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Pomegranates and Persephone

September 23, 2014 3 Comments

pomegranate

pomegranate

pomegranate

pomegranate

pomegranates

pomegranates

One of the most symbolic of all the foods we harvest in the fall is the pomegranate.  This is the fruit of the dead Hades gave the goddess Persephone before she was retuned to her mother.  The pomegranate seeds she ate in the underworld created a magical bond she could not break.  She was doomed to return to Hades for three months each year.  This complicated story is about birth and death, cycles and seasons, sabotage and fate.  She was kidnapped and raped by her husband Hades who planned to keep her forever.  Persephone’s mother, Demeter, goddess of fertility, went into such a tizzy about her daughter’s kidnapping that Zeus, her husband, finally relented and brought Persephone back to her.  The entire incident could have ended at that, but the pomegranate seeds she ate magically sealed her relationship with Hades and the underworld.  She was, after all, since her kidnapping and rape, the queen of the underworld.  Now we have three months of winter, and during that time Demeter will not produce crops or warmth for the land.  Each spring when Persephone returns from her underground realm life begins anew and Demeter gets busy providing ample food for humans.

The ruby red color and the delicious taste of the pomegranate makes an exotic ingredient in all kinds of dishes and drinks.  Here are a few ways to honor Persephone and enjoy the season:

Pomegranate molasses is available at Middle Eastern grocery stores, and is a wonderful ingredient.  It is very handy at the bar.  This beautiful alcohol free drink is named after the queen of the underworld:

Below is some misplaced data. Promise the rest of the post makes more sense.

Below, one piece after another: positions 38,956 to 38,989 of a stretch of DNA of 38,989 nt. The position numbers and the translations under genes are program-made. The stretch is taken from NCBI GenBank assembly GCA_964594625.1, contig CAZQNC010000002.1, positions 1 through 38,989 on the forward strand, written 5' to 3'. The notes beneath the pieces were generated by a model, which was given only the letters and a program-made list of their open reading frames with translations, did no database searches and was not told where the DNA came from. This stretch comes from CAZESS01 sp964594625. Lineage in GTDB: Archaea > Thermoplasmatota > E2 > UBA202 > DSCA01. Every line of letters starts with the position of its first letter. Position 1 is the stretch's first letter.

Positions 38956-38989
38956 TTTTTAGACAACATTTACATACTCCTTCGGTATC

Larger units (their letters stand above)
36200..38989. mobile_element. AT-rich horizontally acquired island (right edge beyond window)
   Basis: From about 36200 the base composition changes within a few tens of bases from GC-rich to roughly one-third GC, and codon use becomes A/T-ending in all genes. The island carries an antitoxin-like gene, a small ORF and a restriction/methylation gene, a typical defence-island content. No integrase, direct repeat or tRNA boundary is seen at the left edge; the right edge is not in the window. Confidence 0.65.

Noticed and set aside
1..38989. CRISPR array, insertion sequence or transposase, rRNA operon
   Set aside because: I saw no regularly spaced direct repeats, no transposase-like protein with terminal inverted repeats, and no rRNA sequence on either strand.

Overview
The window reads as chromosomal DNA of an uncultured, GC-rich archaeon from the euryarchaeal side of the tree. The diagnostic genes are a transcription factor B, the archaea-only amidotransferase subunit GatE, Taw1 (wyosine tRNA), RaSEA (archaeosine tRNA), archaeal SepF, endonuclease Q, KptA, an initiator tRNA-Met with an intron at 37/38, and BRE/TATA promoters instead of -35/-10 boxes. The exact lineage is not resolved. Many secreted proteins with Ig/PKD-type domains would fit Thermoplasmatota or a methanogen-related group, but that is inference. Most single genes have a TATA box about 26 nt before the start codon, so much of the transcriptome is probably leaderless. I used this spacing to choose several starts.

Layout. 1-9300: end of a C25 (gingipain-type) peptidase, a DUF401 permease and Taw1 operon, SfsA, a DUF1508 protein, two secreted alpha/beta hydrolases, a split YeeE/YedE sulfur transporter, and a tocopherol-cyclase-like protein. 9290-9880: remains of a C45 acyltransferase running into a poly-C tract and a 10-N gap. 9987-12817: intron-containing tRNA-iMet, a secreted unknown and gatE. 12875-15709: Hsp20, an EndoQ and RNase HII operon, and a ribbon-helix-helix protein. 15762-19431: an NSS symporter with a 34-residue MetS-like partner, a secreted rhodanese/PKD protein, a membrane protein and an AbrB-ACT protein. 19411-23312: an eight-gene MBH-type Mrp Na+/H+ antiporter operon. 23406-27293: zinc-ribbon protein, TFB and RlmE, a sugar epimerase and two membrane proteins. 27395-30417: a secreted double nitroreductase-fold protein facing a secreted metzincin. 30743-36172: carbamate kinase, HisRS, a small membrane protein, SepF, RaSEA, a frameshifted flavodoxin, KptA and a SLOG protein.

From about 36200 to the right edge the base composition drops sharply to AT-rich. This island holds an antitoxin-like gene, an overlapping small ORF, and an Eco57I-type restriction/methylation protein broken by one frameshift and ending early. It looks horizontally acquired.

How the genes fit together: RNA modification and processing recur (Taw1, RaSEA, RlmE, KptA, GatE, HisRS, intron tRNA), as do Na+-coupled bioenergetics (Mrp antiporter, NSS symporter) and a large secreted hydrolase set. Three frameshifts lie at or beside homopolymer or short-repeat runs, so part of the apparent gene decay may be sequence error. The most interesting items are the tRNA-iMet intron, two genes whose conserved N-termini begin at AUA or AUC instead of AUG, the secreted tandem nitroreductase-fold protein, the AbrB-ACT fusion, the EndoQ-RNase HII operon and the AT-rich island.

Last but certainly not least I leave you with a recipe for an exotic cocktail with chocolate covered pomegranate seeds:

Enjoy!!!

Hermes and the Underworld

December 24, 2012 3 Comments

Hermes guides souls to the Underworld

Hermes guides souls to the Underworld

Zues has a son able to enter and leave underworld unharmed. His name is Hermes. He carries a staff with two snakes signifying his role in commerce and negotiation. The Caduceus with two snakes and wings is used by the AMA today as a symbol of medicine. It is a very apt symbol for the medical professionals tied to drug company profits. They used to get into the Hippocratic oath by swearing to Aesclepius that they would would first do no harm. Now they borrow the winged staff of Mercury and make a deal with pharmaceutical companies to produce as many ills as there are pills.

What harm could this little mix up do? If they forgot the meaning of the the symbol for medicine and both the healing and the negotiating staffs have snakes, what is the big deal? A snake is a snake, right? When they lurk in the tall grass of Medicare and Medicaid those snakes can and do major damage putting profit before wellness. Maybe we don’t have to be concerned that they no longer understand Latin. We are probably better off seeing only an assistant rather than the Wizard of Oz himself when we go to a doctor’s office. It costs significantly more to be harmed by a real doc, whose harm comes at a premium price. The intent from the get go is warped, so we are diagnosed at warp speed and matched with one or more drugs, faster than you can say Jack’s you’re uncle. They thought “Primum non nocerum. (First do no harm)” meant first push drugs. Hippocrates would plotz. They are an insult to Hermes as well. He protects shepherds, smugglers and thieves with cunning.

Hermes and Appollo's  staff

Hermes negotiates for staff

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